‘Hate cannot drive out hate, only love can do that’: Coloradans march to celebrate life

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After a cold, snowy morning, thousands of Catholics from the Archdiocese of Denver gathered Jan. 12 to participate in the Celebrate Life March at the foot of the Colorado State Capitol — the place that first allowed for the legalization of abortion in the United States over 50 years ago — seeking a renewed respect of the most fundamental right: the right to life.

Calling to mind that Colorado became the first state to legalize abortion, David Bereit, the event’s emcee, and co-founder and former C.E.O. of 40 Days for Life, motivated the faithful to continue fighting to undo the evil that had begun in the same building that oversaw their gathering.

“Even though lives continue to be lost to this very day, we have seen, through the prayers and efforts of faithful people here in Denver, throughout Colorado and around the nation, the tide is turning for life,” he said, assuring that from the 2,200 abortion clinics that were present in the country at the pinnacle of the abortion industry in 1992, fewer than 600 remain. 79 percent of abortion centers closed their doors and went out of business, in great part due to the action and prayers of pro-life advocates.

“The abortion rate continues to drop… Americans self-identify as pro-life by the largest majority since Roe v. Wade. More pro-life laws have been passed in the States over these last three years than the previous 30 years before that… We realize that the days of Roe v. Wade are numbered. Abortion is going to end! Our work is not yet done, and that’s why we gather here,” Bereit continued. “What began here in this place, must end here in this place.”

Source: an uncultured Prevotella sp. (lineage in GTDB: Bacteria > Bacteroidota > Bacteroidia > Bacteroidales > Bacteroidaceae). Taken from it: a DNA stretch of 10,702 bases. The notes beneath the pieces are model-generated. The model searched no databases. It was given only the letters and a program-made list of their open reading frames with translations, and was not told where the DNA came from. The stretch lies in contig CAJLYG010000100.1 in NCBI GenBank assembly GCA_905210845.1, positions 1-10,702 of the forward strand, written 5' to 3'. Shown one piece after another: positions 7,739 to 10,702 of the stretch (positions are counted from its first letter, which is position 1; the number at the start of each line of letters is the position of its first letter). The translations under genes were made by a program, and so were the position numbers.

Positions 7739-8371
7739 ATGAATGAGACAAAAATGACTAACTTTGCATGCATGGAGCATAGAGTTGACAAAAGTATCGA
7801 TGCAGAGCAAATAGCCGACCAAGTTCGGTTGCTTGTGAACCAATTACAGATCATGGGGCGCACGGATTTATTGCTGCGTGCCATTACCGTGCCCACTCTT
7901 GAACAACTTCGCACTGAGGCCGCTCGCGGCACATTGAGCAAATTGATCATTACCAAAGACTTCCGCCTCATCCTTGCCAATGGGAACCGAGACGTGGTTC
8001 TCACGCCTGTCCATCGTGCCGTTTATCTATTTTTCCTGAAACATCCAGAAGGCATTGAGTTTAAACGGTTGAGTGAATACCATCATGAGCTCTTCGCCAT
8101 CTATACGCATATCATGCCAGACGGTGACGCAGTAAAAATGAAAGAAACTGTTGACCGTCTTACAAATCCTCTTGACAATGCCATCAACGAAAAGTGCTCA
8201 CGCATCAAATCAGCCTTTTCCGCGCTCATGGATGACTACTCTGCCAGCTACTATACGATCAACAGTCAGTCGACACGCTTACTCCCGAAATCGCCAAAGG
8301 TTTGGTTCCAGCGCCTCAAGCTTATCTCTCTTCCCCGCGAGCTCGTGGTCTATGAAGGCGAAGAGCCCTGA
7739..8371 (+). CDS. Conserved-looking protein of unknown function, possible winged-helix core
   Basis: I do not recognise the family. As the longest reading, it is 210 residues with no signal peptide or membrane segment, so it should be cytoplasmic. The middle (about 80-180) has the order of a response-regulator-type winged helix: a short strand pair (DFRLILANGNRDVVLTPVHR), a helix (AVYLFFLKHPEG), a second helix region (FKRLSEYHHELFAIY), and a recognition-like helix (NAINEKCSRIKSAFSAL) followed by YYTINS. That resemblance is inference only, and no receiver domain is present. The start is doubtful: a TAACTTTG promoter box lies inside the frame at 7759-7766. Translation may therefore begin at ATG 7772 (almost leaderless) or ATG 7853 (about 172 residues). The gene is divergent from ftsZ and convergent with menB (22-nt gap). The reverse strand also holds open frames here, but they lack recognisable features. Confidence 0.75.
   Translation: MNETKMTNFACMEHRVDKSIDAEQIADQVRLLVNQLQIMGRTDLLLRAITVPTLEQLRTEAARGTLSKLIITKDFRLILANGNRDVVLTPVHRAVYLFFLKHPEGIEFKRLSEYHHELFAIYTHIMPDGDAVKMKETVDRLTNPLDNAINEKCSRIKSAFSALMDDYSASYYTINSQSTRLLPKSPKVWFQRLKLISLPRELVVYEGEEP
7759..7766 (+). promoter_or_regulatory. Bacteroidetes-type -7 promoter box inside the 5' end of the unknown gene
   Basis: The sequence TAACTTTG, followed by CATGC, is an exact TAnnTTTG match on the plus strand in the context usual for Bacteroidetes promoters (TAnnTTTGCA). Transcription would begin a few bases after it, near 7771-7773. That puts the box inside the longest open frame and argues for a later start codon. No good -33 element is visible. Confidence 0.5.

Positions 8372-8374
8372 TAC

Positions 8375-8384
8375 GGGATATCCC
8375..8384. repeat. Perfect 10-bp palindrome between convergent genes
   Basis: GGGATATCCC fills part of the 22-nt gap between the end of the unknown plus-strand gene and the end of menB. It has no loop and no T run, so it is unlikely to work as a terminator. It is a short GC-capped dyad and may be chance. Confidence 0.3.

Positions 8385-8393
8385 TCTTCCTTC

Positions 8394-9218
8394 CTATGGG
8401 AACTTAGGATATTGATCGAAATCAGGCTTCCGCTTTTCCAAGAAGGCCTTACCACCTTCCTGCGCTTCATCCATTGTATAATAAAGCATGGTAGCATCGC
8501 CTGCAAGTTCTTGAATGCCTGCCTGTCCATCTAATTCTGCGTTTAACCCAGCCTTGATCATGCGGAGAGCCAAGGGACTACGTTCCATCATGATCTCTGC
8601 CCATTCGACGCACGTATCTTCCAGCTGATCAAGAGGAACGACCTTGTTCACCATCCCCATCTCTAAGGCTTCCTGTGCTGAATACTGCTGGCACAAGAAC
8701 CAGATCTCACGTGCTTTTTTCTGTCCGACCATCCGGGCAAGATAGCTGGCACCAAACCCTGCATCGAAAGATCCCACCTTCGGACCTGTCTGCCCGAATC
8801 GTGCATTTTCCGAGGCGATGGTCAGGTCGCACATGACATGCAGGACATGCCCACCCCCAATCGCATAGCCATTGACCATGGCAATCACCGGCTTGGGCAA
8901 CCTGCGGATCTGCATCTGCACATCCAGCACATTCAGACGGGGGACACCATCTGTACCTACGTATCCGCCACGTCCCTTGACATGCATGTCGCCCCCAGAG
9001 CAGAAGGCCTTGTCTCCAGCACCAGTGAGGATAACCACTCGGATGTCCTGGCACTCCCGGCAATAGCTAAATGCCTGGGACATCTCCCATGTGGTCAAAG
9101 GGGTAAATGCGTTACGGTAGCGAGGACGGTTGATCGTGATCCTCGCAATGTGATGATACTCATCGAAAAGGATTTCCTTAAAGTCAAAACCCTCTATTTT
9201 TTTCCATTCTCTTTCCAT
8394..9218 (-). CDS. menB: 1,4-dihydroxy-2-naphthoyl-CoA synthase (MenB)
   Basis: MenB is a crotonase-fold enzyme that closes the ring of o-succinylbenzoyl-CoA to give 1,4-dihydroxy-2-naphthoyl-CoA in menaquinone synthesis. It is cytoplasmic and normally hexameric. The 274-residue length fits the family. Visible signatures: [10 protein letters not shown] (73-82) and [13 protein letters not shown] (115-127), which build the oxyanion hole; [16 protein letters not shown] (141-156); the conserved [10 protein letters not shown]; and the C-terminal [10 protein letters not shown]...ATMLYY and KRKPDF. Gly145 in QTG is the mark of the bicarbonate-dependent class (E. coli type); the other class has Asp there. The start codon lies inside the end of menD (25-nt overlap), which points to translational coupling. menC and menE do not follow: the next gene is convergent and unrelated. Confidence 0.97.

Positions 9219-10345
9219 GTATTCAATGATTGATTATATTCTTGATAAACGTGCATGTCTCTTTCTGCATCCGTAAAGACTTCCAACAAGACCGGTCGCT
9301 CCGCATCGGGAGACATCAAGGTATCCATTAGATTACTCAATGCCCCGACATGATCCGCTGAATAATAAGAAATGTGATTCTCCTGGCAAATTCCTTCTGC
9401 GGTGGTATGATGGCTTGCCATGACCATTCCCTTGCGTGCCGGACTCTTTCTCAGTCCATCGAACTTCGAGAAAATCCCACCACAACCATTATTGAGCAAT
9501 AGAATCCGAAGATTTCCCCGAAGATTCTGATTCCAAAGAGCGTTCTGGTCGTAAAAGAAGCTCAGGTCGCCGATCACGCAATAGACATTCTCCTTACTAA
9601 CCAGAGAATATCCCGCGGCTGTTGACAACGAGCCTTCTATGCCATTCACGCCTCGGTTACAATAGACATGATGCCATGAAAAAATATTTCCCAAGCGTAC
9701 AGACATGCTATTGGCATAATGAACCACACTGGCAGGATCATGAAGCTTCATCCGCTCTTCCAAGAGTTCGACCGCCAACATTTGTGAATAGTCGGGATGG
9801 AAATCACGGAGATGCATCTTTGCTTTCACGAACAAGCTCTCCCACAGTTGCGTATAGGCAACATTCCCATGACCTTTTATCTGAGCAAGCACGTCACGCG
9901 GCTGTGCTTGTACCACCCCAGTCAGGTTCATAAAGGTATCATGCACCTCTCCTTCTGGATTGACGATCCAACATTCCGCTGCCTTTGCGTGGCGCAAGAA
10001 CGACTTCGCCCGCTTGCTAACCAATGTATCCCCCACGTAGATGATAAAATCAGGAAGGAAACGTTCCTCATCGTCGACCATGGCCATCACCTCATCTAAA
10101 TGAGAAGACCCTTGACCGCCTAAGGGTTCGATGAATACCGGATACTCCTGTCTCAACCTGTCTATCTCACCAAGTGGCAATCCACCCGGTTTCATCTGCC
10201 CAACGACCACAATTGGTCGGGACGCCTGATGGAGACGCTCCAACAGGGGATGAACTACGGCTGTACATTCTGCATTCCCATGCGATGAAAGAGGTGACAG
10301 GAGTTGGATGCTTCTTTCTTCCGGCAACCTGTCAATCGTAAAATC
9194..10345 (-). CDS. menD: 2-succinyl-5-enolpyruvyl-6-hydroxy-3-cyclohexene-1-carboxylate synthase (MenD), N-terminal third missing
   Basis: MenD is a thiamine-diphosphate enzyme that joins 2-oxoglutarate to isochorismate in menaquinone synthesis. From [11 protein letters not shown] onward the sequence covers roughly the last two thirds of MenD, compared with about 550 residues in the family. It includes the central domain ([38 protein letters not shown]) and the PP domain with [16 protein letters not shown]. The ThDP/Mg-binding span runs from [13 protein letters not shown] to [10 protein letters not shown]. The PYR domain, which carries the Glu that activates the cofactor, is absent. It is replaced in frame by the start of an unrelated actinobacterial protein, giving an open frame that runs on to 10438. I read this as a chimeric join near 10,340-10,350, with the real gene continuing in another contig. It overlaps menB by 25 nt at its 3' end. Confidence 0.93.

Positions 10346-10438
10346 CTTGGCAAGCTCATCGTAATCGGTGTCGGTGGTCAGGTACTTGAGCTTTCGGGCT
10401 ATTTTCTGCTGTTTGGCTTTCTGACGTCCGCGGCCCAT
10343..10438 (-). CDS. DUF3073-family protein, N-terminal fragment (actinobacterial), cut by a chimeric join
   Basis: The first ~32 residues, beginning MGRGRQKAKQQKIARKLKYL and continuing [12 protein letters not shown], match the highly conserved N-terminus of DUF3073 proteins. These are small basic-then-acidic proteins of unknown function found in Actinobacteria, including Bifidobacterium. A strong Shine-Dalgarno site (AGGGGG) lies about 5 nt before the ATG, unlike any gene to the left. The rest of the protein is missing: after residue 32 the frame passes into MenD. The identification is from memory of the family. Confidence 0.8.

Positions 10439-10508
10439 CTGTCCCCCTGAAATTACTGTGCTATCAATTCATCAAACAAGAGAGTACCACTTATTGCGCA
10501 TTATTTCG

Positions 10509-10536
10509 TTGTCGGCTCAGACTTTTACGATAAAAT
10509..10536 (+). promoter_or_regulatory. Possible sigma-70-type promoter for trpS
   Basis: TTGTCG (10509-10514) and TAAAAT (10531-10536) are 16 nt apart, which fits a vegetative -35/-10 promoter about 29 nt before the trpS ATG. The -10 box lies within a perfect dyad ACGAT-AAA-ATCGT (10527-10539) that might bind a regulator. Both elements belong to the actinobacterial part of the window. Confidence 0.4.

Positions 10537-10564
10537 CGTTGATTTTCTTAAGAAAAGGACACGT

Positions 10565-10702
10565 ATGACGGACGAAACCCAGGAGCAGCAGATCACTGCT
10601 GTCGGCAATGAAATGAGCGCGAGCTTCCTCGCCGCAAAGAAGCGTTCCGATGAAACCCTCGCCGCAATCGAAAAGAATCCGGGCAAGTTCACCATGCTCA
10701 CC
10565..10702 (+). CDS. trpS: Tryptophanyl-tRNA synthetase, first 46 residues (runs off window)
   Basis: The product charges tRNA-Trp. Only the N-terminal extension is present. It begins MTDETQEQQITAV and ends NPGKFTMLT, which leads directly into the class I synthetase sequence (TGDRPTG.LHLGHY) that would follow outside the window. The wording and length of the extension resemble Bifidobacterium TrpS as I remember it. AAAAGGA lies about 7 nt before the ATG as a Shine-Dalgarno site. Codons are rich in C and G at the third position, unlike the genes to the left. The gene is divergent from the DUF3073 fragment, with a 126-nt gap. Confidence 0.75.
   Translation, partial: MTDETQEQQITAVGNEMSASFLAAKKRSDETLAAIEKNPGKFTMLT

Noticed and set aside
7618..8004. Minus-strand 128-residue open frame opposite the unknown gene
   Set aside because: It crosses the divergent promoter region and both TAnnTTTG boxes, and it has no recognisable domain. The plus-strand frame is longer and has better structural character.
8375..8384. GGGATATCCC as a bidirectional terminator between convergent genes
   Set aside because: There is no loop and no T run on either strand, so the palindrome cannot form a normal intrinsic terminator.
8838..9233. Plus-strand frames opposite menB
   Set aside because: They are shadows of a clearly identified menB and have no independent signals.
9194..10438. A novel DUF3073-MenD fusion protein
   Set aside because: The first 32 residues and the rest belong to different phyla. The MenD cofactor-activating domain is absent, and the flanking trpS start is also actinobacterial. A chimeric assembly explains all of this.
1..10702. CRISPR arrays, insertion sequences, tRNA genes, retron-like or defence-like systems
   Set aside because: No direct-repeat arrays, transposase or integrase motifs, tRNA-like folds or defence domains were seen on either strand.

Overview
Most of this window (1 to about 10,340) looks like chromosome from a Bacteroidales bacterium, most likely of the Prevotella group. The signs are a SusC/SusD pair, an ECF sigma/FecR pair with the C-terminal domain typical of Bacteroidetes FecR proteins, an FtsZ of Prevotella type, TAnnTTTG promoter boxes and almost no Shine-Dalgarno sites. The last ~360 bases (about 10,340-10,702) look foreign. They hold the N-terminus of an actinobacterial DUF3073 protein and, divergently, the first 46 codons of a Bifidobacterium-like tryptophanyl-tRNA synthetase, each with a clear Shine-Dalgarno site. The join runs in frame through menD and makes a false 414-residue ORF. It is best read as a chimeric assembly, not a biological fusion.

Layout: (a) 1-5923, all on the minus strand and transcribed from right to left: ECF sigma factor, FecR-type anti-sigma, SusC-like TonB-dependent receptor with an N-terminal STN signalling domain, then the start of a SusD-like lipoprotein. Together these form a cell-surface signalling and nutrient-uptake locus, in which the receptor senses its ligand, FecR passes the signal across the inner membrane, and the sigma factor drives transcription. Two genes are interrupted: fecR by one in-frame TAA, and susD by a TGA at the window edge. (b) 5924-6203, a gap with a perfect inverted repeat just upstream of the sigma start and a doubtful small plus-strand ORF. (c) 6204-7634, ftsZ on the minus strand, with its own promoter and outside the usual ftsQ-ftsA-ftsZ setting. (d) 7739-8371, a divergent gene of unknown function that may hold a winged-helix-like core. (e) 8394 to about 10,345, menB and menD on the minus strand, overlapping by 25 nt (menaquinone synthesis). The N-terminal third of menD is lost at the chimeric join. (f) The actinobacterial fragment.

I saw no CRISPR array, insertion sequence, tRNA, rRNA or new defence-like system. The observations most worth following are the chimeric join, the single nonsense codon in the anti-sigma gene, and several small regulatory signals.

This year’s Celebrate Life March also comes at an important time in the political realm of the State of Colorado, as the November midterm elections saw the defeat of legislators who were in support of key areas of Catholic teaching regarding the dignity of life.

The Archbishop of Denver Samuel J. Aquila impelled the participants to stay faithful to the Church’s teaching on the dignity of the human person. (Photo by Brandon Young)

The Archbishop of Denver Samuel J. Aquila urged the participants to be a light in the darkness in the public sphere to defend the dignity of life from conception until death.

“In this past midterm election, some of those lawmakers who were in support of the Church’s teaching in these key areas, failed to win their seats, which makes our task today of remaining vigilant and engaged all the more important. And it is you, the laity, who need to make your voices heard,” he said.

The prelate also called for the repeal of the death penalty in Colorado, which he assured was unnecessary; and, quoting Pope Francis, spoke against the idea that the Catholic Church must accept the many of these laws under the banner of progressivism.

“‘The internal consistency of our message, the message of the Church and of Christ, about the value of the human person, the Church cannot be expected to change her position in this question. It is not progressive to try to resolve problems by eliminating a human life.’ Our legislators need to hear those words. The Catholics in our pews need to hear those words. The media today would never report on those words of Pope Francis,” Archbishop Aquila assured.

The rally also counted with the presence of Elizabeth Felix, a college student and leader of Students for Life, who insisted that being pro-life meant being pro-woman, pro-man and pro-child; the McGarity family, who spoke for the dignity of children with Down Syndrome; and Elías Moo, the Superintendent of Catholic Schools of the Archdiocese of Denver.

Many Catholics from the state of Colorado gathered to celebrate the gift of life by the Colorado State Capitol in downtown Denver, Sat., Jan 12. (Photo by Brandon Young)

In a bilingual speech in English and Spanish, Moo highlighted the importance of fighting for the right to life, especially for Christians.

“Our duty to our neighbors, even those who disagree with us, is to serve the common good of our society by defending the most vulnerable and fighting against the culture of death. For we’re fighting for the most fundamental right of all, the base of all other rights: the right to life,” he stated. “We love life because we love Christ.”